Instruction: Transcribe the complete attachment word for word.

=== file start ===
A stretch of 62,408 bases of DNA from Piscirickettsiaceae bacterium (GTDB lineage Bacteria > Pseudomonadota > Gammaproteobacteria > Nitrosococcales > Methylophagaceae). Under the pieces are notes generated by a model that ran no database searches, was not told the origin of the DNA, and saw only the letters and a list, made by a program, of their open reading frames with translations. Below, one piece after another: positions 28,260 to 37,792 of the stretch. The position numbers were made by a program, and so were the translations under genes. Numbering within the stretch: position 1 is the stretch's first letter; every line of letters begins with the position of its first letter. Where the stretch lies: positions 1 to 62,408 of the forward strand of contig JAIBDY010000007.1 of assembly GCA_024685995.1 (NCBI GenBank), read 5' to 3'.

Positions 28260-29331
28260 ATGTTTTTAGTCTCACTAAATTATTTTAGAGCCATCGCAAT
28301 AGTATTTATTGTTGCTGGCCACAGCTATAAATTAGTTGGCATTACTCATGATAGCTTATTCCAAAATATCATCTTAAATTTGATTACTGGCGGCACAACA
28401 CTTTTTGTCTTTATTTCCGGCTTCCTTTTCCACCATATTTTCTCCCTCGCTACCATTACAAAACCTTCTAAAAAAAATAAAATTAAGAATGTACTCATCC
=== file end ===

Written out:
A stretch of 62,408 bases of DNA from Piscirickettsiaceae bacterium (GTDB lineage Bacteria > Pseudomonadota > Gammaproteobacteria > Nitrosococcales > Methylophagaceae). Under the pieces are notes generated by a model that ran no database searches, was not told the origin of the DNA, and saw only the letters and a list, made by a program, of their open reading frames with translations. Below, one piece after another: positions 28,260 to 37,792 of the stretch. The position numbers were made by a program, and so were the translations under genes. Numbering within the stretch: position 1 is the stretch's first letter; every line of letters begins with the position of its first letter. Where the stretch lies: positions 1 to 62,408 of the forward strand of contig JAIBDY010000007.1 of assembly GCA_024685995.1 (NCBI GenBank), read 5' to 3'.

Positions 28260-29331
28260 ATGTTTTTAGTCTCACTAAATTATTTTAGAGCCATCGCAAT
28301 AGTATTTATTGTTGCTGGCCACAGCTATAAATTAGTTGGCATTACTCATGATAGCTTATTCCAAAATATCATCTTAAATTTGATTACTGGCGGCACAACA
28401 CTTTTTGTCTTTATTTCCGGCTTCCTTTTCCACCATATTTTCTCCCTCGCTACCATTACAAAACCTTCTAAAAAAAATAAAATTAAGAATGTACTCATCC